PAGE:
Never once stop thinking – you are alive, go and make the most of it!
Thank you very much. I wish you all the best for the year ahead.


  1. Great speech Nick. I wish there was footage of it! You've hit the nail on the head when you say that everyone needs to be more aware of themselves, their surroundings and their actions within the world. Thinking things through is so important but we do get so distracted by our 'to do' lists that life flashes past without us taking the time to reflect. I hope you had positive feedback from the crowd!

  2. Best DUX speech! You made some really interesting ideas and I think it was really engaging!

  3. Via Twitter: Futuristex2014 ‏@futuristex

    What a brilliant speech from Nick! Thanks so much for sharing this Jeannette! #futuristex

    9:37 PM - 13 Feb 13 ·

  4. Nice speech Nick. Some hint of a Buddhist influence (Oakhill is catholic right?) here with immanence and the idea of being present and looking with gratitude at the world around.

    You have some great lines here: "Thinking, wondering and understanding are all acts at the fibre of our being; to stop these is to impede the evolution of ourselves and of our world". What a wonderful message this is and places the HSC into a broader paradigm of perpetual enquiry.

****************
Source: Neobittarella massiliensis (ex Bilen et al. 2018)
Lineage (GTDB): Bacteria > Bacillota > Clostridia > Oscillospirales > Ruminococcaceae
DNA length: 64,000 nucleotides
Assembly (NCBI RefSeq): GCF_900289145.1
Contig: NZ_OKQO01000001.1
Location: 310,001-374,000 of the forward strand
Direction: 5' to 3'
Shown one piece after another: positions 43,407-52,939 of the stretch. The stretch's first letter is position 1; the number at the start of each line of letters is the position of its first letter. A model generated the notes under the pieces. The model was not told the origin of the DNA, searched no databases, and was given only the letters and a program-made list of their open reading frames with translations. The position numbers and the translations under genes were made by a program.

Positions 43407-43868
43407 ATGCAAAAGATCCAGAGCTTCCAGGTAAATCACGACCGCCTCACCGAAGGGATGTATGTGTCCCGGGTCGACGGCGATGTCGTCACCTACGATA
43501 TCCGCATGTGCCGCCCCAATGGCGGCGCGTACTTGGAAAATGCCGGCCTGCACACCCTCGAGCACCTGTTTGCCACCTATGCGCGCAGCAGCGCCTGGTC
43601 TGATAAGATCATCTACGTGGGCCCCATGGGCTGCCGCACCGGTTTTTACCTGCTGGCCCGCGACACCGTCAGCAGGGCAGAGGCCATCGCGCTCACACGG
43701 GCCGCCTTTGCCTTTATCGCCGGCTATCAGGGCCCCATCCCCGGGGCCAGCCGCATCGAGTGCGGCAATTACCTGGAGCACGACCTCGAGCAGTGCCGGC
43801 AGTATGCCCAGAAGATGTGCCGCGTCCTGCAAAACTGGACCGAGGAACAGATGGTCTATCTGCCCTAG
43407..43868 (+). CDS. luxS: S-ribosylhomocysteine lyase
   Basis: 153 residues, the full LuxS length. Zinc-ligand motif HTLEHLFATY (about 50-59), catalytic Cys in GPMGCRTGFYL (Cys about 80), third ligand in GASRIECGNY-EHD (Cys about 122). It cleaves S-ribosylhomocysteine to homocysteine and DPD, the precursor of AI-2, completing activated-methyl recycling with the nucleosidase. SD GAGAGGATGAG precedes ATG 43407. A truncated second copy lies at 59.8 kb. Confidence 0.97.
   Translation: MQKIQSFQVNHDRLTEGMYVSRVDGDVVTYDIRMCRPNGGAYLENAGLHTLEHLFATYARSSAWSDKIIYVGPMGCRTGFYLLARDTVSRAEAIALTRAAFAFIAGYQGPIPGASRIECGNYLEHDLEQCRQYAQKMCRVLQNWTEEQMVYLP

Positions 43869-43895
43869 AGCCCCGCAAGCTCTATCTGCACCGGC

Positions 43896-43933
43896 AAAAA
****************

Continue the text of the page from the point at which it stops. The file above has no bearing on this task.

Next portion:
I hope that you are coming to USYD!



  5. Hi Tony, thank you for your kind words.
    I totally agree with you on the concept of perpetual enquiry - i think one of the biggest shames in a person's life is to leave school or university with the belief that they need not learn any more than that which is related to what they already know.

    Learning is not useless. Everything in this world, regardless of whether it may never be physically applicable to someone's life, is beautiful and worth knowing and appreciating. That is what I hoped to pass on in this speech.

    And yes, I am going to USYD ;)


  6. Well done, Nick! And thanks for sharing Jeannette. I too felt a Buddhist influence in the opening. As far as words of wisdom go, discovering that one's self can be found simply by breathing is a pretty good start. (Although backpacking around Europe while breathing wouldn't hurt either!)